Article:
Alanna Johnson of the High Point Panthers splashes down during the intermediate girls triple jump competition at the Russell E. Blunt East Coast Invitational on Friday. (The Herald-Sun/Melissa Melvin-Rodriguez)

Read more: The Herald-Sun - HITTING THEIR STRIDES
BY HAROLD GUTMANN;  919-419-6668 

DURHAM - Before Carla McLoughlin Boynton was a star sprinter at Northern High and the University of Tennessee, she competed for the Durham Striders youth track team. The highlight of her summers with the Striders was the Russell E. Blunt East Coast Invitational.

“If you could win or get to go to that meet, you really knew that you had the talent,” said Bonyton, who competed as Carla McLaughlin. “The level of competition was just phenomenal. It was to the point that you really felt you were a Junior Olympian.”

Boynton was back at the Blunt meet Friday, acting as a referee so that a new generation of Durham track and field athletes could experience the event.

“It was something that’s such a tradition in my youth years, and I wanted to give that back to the youth of today,” said Boynton, who also coaches 13 to 18-year-old sprinters for the Striders.

Friday was the first of three days of competition at Duke University’s Wallace Wade Stadium. Almost 2,000 participants ages 7-18 are expected to compete at the Blunt Meet, including more than 200 athletes from the Striders, who have won 10 straight team competitions.

The Striders were well represented on the leaderboard Friday. Jaylond Rogers set a meet record in the sub-bantam shot put with a toss of 17 feet, 6.75 inches (5.35 meters), beating the previous mark of 5.13 meters set by Kenya Hall of the Gastonia Eagles last year. The Strikers also went 1-2 in the youth girls triple jump, with Kayla Moore jumping 35-3.25 and Kenyae Austin going 33-0.25.

Chamia Rothwell won the 200 meter youth hurdles with a time of 28.18 seconds, and Francesca Evans won the young women triple jump with an attempt of 37-1.25.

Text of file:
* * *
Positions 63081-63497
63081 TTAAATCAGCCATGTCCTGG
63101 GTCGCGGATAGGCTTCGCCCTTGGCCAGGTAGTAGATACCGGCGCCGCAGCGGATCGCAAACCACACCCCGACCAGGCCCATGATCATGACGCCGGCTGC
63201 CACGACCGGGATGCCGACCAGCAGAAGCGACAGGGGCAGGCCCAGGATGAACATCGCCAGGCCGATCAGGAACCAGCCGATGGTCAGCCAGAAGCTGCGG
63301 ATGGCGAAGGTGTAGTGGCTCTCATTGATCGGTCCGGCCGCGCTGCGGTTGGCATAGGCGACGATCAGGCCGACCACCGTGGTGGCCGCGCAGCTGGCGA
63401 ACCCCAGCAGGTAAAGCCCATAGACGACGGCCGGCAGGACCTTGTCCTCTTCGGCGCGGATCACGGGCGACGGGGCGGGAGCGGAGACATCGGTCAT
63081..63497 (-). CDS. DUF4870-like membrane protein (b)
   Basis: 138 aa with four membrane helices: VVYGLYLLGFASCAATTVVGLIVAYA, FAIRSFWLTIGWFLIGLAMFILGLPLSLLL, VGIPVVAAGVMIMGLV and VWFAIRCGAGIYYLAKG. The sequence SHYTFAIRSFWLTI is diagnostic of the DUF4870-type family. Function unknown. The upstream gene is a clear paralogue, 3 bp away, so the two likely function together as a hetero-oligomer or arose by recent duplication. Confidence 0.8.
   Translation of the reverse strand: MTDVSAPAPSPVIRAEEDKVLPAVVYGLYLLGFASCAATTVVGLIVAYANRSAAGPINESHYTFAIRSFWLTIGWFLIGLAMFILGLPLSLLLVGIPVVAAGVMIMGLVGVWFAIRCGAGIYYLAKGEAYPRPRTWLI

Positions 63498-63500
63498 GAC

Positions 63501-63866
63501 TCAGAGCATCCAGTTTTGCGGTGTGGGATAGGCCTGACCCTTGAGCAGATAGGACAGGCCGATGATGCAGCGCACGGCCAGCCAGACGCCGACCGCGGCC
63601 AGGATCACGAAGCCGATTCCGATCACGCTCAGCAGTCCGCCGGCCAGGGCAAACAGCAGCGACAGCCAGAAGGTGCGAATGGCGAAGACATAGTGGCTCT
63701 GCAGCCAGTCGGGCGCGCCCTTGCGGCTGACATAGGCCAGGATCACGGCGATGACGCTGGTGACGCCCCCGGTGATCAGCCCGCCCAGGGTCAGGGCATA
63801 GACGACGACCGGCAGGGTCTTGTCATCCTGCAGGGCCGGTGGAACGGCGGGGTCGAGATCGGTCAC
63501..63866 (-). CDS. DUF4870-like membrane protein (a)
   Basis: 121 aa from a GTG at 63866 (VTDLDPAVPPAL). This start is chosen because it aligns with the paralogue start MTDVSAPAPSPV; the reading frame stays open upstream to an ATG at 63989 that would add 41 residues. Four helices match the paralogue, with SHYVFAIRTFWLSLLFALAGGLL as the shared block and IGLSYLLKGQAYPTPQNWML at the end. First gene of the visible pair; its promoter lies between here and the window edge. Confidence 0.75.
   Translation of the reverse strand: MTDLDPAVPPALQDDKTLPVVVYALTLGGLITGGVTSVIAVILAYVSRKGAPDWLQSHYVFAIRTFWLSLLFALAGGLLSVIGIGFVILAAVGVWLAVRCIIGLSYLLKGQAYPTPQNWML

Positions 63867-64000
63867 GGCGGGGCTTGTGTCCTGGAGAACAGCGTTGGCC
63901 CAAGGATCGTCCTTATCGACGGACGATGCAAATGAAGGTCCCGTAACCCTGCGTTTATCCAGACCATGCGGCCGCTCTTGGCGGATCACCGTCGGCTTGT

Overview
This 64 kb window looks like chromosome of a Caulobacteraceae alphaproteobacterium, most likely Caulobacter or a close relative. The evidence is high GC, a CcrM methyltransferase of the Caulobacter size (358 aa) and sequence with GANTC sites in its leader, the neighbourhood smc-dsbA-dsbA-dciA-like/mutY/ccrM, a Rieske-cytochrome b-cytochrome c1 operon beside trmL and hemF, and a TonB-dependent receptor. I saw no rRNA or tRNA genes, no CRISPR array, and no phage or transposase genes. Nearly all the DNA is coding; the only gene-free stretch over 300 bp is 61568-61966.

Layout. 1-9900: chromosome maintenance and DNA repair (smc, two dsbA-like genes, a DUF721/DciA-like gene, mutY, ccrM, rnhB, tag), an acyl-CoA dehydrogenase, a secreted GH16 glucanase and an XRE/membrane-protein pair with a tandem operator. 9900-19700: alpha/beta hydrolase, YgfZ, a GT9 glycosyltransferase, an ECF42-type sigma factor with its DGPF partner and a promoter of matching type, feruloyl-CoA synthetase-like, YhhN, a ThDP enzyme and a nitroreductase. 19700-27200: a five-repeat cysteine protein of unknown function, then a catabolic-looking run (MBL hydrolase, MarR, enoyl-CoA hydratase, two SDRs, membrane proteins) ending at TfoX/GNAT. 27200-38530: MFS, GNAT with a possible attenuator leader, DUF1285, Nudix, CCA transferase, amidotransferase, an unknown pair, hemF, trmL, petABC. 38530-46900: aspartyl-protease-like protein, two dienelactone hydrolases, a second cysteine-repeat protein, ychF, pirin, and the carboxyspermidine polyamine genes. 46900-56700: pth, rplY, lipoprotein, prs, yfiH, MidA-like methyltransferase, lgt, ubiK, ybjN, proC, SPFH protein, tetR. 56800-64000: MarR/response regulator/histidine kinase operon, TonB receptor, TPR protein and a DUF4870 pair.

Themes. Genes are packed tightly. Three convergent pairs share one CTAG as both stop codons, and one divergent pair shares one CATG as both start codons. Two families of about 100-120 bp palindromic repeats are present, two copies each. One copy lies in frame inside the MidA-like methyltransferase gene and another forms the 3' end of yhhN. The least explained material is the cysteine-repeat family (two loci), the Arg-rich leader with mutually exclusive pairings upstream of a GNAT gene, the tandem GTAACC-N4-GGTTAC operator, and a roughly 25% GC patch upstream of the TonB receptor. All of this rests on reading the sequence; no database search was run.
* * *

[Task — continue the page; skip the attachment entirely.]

Marcus Krah, a rising freshman at Hillside High and younger brother of Navy football player Myer Krah and Appalachian State freshman football player Aaron Krah, was runner-up to Justin Donawa of the Bermuda Pacers in the intermediate boys triple jump, but he set a personal best of 46.6.25. Krah set a 31-year-old national record in the youth boys triple jump last year (44-5.25) en route to winning three gold medals at the USATF National Junior Olympics. He hopes Friday’s performance will give him positive momentum as he heads back to nationals this week in Maryland.

“I had to believe in myself,” Krah said. “I got mad a little bit because I scratched a couple times, but I did great and hopefully I’ll do even better at nationals.”

The majority of the track competition will take place this weekend, but almost 270 runners who participated in the 200 meter dash semifinals Friday.

Isaiah Southerland, a student at Rogers-Herr Middle School in Durham who competes with the Triangle Champions, came from behind to win his heat in the 200 youth boys competition.

“I was kind of nervous at the starting line but then I saw someone in front of me, so I just used my form and it pushed me all the way through,” Southerland said. “I like (the 200) because it’s all about speed and endurance. There’s no slowing down or giving up. You have to give it your all.”

Khaleb McRae, who will be attending Shepard Middle School and runs for the Striders, wasn’t nervous before his race.

“It’s our meet, so we expect to do well and have momentum,” McRae said.

He prepared for his heat of the 200 midget boys by listening to Rhianna and Drake and following his coach’s advice - stay out of the heat and drink lots of water.

Boynton said that the steamy temperatures were another tradition from her youth.

“It’s always been one of the hottest weekends,” Boynton said. “That was definitely another memory - it was so hot.”

Spray machines and tents were set up throughout Wally Wade, and volunteers passed out cups of water to all the runners as soon as they crossed the finish line. The meet also ran ahead of schedule so that it ended before the late afternoon downpour.

The Blunt attracted an international field, with teams coming from Bermuda, Mexico and Puerto Rico.

“It’s a good developmental meet for our athletes,” said Cal Simons, the head coach of the Bermuda Pacers. “The organization, the friendliness of the people in Durham, even meeting and seeing some of the other track teams that we don’t normally see in Bermuda. I like it and the kids look forward to coming.”

Meet referee Lefty Martin has been volunteering at the event since 1978. He has refereed meets at the NCAA and national level, but is always impressed with the organization at the Blunt.

“It’s just one of the better meets in the country,” Martin said. “When the same people are doing the same thing year in and year out, you know you’re going to have a quality meet.”